Miriam Schneider

Miriam Schneider

Miriam Schneider

Miriam Schneider obtained a B.A./M.A. in history from the University of Bayreuth and graduated from the University of Cambridge with an MPhil-thesis about “Royal Naval Education, ‘Sailor Princes’, and the Re-Invention of the Monarchy, 1850-1918” (Cambridge, 2011). She expanded this thesis into a PhD-project comparing the systemic function and public role of “Sailor Princes” within the monarchical systems, political and popular cultures of nineteenth-century Britain, Germany, Denmark and Greece.

Miriam’s research interests are centred on the history of nineteenth-century Europe, with a special focus on British, Danish, German and Greek history as well as on the history of international relations between these countries. Her main areas of research include: monarchy, monarchical revival strategies, and royal education; national(ist), naval(ist), and imperial(ist) movements; nineteenth-century popular culture, particularly children’s literature; as well as social and professional networking in education, science, and journalism.

Miriam’s PhD was supported by a Douglas and Gordon Bonnyman Scholarship in the Arts.

Here you can explore and follow Miriam’s Armchairsailor-Blog


Individual Project

The “Sailor Prince” in the Age of Empire:
Creating a Monarchical Brand in Nineteenth-Century Europe

In my PhD, I examine the systemic function and public role of “Sailor Princes” within the context of the nineteenth-century revival of monarchy. My thesis explores how, between 1850 and 1914, the reigning families of Britain, Denmark, Germany and Greece chose to educate their younger sons in the navy and thereby created powerful links with a mythically invested symbol of national identity and modernity, of bourgeois virtue, imperial integration and exotic adventure.

All four countries perceived themselves as maritime powers defined by their long seafaring traditions and/or great hopes for a naval future, by their possession of (in)formal seaborne colonial empires and/or by their substantial imperial ambitions. By latching onto the prominent trend of the nineteenth-century lure of the sea and of naval enthusiasm, the dynasties of Saxe-Coburg, Glücksborg and Hohenzollern were able to adapt these mental geographies for their own purposes and thus to generate an appealing brand image for the emerging political mass market. Prince Alfred of Britain (1844-1900), Prince Heinrich of Prussia (1862-1929), Prince Valdemar of Denmark (1858-1939) and Prince Georgios of Greece (1869-1957) all became powerful personality brands of their respective monarchies.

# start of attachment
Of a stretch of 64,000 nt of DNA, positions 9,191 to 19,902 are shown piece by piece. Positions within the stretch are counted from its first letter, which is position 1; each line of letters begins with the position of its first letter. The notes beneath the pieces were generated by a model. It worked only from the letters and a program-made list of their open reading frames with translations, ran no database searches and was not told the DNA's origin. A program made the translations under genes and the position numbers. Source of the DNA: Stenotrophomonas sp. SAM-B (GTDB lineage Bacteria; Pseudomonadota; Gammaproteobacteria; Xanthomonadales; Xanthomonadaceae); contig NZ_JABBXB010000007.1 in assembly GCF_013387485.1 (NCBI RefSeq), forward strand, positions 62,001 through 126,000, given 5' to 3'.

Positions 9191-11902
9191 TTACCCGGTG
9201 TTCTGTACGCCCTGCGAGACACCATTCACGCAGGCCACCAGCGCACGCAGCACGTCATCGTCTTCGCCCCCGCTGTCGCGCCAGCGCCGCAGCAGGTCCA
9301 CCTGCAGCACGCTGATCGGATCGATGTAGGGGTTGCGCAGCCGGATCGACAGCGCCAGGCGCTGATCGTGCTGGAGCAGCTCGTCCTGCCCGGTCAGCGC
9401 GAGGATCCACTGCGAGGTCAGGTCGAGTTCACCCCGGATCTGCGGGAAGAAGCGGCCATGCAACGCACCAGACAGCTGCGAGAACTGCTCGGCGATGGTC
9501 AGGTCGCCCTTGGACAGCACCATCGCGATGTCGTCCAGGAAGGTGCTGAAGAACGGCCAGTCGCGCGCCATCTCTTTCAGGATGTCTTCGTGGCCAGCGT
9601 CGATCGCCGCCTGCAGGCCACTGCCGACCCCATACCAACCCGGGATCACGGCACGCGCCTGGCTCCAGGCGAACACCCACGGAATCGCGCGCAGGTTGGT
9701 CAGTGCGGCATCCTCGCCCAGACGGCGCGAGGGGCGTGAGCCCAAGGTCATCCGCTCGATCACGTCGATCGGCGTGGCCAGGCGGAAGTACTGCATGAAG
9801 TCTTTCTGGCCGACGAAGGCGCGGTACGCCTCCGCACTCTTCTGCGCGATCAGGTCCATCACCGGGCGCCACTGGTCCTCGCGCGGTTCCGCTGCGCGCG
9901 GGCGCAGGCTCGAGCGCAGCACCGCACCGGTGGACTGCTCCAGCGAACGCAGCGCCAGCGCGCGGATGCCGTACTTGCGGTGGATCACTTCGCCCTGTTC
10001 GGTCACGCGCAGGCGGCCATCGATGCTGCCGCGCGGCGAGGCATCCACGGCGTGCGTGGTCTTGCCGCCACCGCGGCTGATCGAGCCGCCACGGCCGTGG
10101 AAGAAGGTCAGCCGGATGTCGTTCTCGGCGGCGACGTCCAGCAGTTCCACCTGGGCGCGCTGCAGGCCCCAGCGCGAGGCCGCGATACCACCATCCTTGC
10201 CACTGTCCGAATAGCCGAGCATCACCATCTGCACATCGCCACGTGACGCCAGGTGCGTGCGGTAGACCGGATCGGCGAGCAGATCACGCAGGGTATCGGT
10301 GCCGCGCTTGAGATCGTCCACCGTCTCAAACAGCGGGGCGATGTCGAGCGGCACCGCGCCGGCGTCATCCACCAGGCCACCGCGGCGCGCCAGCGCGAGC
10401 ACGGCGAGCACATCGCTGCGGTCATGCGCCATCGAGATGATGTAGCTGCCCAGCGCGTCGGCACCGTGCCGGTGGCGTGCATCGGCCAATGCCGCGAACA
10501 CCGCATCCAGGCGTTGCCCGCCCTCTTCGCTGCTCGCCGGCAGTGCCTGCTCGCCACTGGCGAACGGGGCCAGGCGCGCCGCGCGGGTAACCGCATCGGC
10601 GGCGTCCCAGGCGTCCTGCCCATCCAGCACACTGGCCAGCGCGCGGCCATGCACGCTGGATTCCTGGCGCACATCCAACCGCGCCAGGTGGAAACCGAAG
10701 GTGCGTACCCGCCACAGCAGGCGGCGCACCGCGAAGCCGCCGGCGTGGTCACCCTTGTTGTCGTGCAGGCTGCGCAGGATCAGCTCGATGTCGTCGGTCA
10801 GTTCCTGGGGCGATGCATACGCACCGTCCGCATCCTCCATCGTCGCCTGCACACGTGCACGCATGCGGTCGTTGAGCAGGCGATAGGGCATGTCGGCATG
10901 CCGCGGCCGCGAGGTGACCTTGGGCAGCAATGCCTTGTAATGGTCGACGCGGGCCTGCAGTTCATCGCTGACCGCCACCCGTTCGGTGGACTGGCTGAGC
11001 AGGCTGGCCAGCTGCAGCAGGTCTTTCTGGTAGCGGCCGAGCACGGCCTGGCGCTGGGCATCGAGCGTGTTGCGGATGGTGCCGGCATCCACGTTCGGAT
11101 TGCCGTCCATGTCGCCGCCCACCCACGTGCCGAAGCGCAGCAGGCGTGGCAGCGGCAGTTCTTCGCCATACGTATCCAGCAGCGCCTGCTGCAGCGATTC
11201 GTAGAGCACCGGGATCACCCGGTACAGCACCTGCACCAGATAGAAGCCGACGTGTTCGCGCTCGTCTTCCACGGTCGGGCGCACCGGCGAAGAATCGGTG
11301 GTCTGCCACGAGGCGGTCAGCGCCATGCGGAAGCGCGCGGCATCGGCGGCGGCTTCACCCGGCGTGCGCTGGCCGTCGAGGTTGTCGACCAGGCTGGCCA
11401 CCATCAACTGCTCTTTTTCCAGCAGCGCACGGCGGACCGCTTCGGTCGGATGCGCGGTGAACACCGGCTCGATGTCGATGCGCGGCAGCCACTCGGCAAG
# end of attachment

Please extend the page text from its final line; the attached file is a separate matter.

My thesis investigates the mechanisms and the agents responsible for their success. It examines the role of the sea and of maritime imageries in nineteenth-century national identities; the myths and realities of naval education and naval professionalism; the processes by which seaborne colonial empires and diaspora communities were integrated into larger imperial units and represented to each other via interimperial diplomacy; as well as the public reception, appropriation and re-creation of the “Sailor Prince” brand in various popular media, e.g. family magazines, adventure fiction and consumer goods.





  • “Auf der Kommandobrücke steht der Zollern-Admiral”. Prinz Heinrich von Preußen als Populärgestalt im Deutschen Kaiserreich, in: Hering, Rainer/Schmidt, Christina: Prinz Heinrich von Preußen. Großadmiral, Kaiserbruder, Technikpionier, Neumünster (Wachholtz Verlag) 2013.
  • “Propagandaprinzen zur See”, in: Militärgeschichte. Zeitschrift für historische Bildung, 2/2014, p. 18-21.
  • “Young, brave, and true, he wears the blue”. The concept of the “Sailor Prince” in 19th-century European Monarchies, in: Kroll, Frank-Lothar and Weiß, Dieter J. (eds.): Inszenierung oder Legitimation? Die Monarchie in Europa im 19. und 20. Jahrhundert, Berlin 2015 (= Prinz-Albert-Studien 31).
  • Prinzen, die gefährlich leben: Der seefahrende Königssohn als Abenteuerheld des 19. Jahrhunderts, in: Bormuth, Heike/Demel, Sebastian/Franz, Daniel (eds.), Helden über Grenzen: Transfer- und Aneignungsprozesse von Heldenbildern, St Ingbert 2016 ( = Mannheimer Historische Forschungen 36)
  • A “sporting Hermes”: Crown Prince Constantine and the ancient heritage of modern Greece, in: Müller, Frank Lorenz/Mehrkens, Heidi (eds.), Royal heirs and the uses of soft power in 19th-century Europe, London 2016 (= Palgrave Studies in Modern Monarchy).
  • Thrilling hearts and winning minds: The representation of monarchy in nineteenth-century juvenile adventure fiction, in: Lässig, Simone/Tomkowiak, Ingrid/Weiß, Andreas (eds.), The world of children, New York/Oxford forthcoming (= Studies in German History).
Online publications (“Heir of the month”)